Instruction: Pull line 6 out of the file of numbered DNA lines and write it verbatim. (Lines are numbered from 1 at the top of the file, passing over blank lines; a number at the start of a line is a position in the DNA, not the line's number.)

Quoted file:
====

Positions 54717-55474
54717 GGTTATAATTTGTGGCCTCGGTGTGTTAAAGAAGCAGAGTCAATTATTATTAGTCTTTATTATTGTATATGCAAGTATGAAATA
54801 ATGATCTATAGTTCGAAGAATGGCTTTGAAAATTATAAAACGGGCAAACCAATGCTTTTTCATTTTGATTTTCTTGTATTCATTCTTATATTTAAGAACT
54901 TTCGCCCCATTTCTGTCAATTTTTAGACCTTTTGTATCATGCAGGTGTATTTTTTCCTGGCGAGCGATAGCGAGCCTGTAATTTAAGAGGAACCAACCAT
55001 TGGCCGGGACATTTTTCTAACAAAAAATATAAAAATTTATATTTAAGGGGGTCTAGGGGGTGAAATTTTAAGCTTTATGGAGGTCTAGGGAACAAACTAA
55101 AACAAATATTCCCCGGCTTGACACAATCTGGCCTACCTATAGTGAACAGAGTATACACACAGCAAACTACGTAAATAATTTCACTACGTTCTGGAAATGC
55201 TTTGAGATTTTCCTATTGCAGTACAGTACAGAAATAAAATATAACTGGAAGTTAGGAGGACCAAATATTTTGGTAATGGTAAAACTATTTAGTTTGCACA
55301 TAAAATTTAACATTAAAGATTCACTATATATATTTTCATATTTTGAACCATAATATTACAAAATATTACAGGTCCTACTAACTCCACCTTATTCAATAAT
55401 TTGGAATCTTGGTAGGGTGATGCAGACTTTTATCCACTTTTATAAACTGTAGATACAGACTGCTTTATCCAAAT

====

55101 AACAAATATTCCCCGGCTTGACACAATCTGGCCTACCTATAGTGAACAGAGTATACACACAGCAAACTACGTAAATAATTTCACTACGTTCTGGAAATGC